Google+(me) ?

I’ve been two weeks into Google+ and I’ve made a few posts about it on both twitter and google+ (and facebook for that matter) but after a week of use I have formed some more concrete thoughts.

What it does better than Twitter
Google+ allows more levels of post privacy. In Twitter, what you say is visible to everyone unless you protect your tweets from the public stream; doing so, though, means that to see your tweets people have to follow you to opt in. I think there is some value in saying things publicly vs. to people you know are following your posts. Google+ takes this further in that you can make groups (circles, in their parlance) to post to people that you know or approve in multiple contexts. The burden is, of course, on you to manage these groups.

The Circles mechanic is implemented a bit better than Twitter’s lists in that the posts go both ways (you can restrict posts to a list of followers and you can view posts from a list of followers), and using it seems like a planned feature while Twitter’s lists still feels not fully implemented. This is especially true if you see the differences in functionality between the mobile, web, and desktop applications. Circle membership is pretty clear. What’s not obvious is that you can restrict the visibility of that membership, but that’s possible too.

Hosting pictures on G+’s service (Picasa) is smoother than the image hosting sites that Twitter pushes you to use: moby, imageshack, twitpic, imgur, yfrog, lockerz, etc. Twitter is finally readying an official image hosting partner in photobucket.

What it does worse that Twitter
As far as I can tell you can’t be anything other than a Firstname Lastname real person in Google+. This disallows companies, brands, and annoying anonymous folks from being in Google+… but it also means it’s probably no-go for some celebrities like Cher, local companies which I think are at the forefront of some of Twitter’s buzz, and people that just want to keep an online persona separate from their real name for a number of reasons. This is kind of a big deal, and I’ll get to what that implies later.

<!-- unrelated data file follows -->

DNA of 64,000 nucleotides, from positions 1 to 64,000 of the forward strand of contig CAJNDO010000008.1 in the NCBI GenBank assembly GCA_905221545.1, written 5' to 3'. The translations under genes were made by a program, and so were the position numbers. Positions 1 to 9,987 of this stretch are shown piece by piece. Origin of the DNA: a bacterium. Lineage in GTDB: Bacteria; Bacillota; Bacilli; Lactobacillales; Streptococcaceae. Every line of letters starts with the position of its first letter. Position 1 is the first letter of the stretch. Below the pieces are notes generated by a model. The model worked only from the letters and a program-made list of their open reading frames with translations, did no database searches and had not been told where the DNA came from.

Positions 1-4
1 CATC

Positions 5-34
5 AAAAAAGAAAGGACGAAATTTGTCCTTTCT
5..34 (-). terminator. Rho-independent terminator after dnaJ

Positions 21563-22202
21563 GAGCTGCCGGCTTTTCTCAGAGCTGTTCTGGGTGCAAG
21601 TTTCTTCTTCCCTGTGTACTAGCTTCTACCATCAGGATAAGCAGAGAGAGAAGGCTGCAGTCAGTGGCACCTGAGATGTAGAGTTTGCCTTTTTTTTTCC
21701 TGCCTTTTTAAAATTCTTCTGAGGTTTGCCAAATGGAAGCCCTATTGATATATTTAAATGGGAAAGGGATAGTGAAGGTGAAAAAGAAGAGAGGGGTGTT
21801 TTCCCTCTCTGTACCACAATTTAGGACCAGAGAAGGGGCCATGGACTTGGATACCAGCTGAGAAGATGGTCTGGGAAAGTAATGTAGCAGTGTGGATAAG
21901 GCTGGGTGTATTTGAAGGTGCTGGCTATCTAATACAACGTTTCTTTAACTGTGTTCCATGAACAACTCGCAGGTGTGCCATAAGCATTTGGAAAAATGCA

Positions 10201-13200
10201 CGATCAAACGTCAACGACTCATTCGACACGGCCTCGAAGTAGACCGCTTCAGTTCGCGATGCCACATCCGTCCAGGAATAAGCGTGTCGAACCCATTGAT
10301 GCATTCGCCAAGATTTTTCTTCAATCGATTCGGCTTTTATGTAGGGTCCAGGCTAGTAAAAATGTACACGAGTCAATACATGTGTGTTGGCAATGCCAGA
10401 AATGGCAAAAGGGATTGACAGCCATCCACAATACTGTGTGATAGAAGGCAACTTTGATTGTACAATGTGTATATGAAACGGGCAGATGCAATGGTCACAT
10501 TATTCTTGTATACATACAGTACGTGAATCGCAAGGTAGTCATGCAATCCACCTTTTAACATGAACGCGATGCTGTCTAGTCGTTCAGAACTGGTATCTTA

The reshare feature is similar to a retweet, but one thing it doesn’t appear to do is link back to the original share. It creates a new thread based on your stream. This is interesting because it means you don’t see any of the discussion of the original share which is probably done because the original sharer loses control over the content since he or she can no longer limit the scope of the original share.

There’s no tagging like Twitter’s hashtags. This mainly makes it hard to search for tweets that might be related (especially if the discussions are broken by reshares), but there doesn’t seem to be a search right now… Google: not doing search. Film at 11.

What it does better than Facebook
The Circles thing. See above. It’s really it’s distinguishing feature. In Facebook you have Friends… and that’s it. All your friends in Facebook are the same weight, and they can all see each other and their posts to you. This doesn’t sound like a big deal, but think of teachers. Friending kids and/or their parents could be disastrous when your long lost college drinking buddy tags a picture of your 21st birthday party. How many people friend their coworkers and colleagues?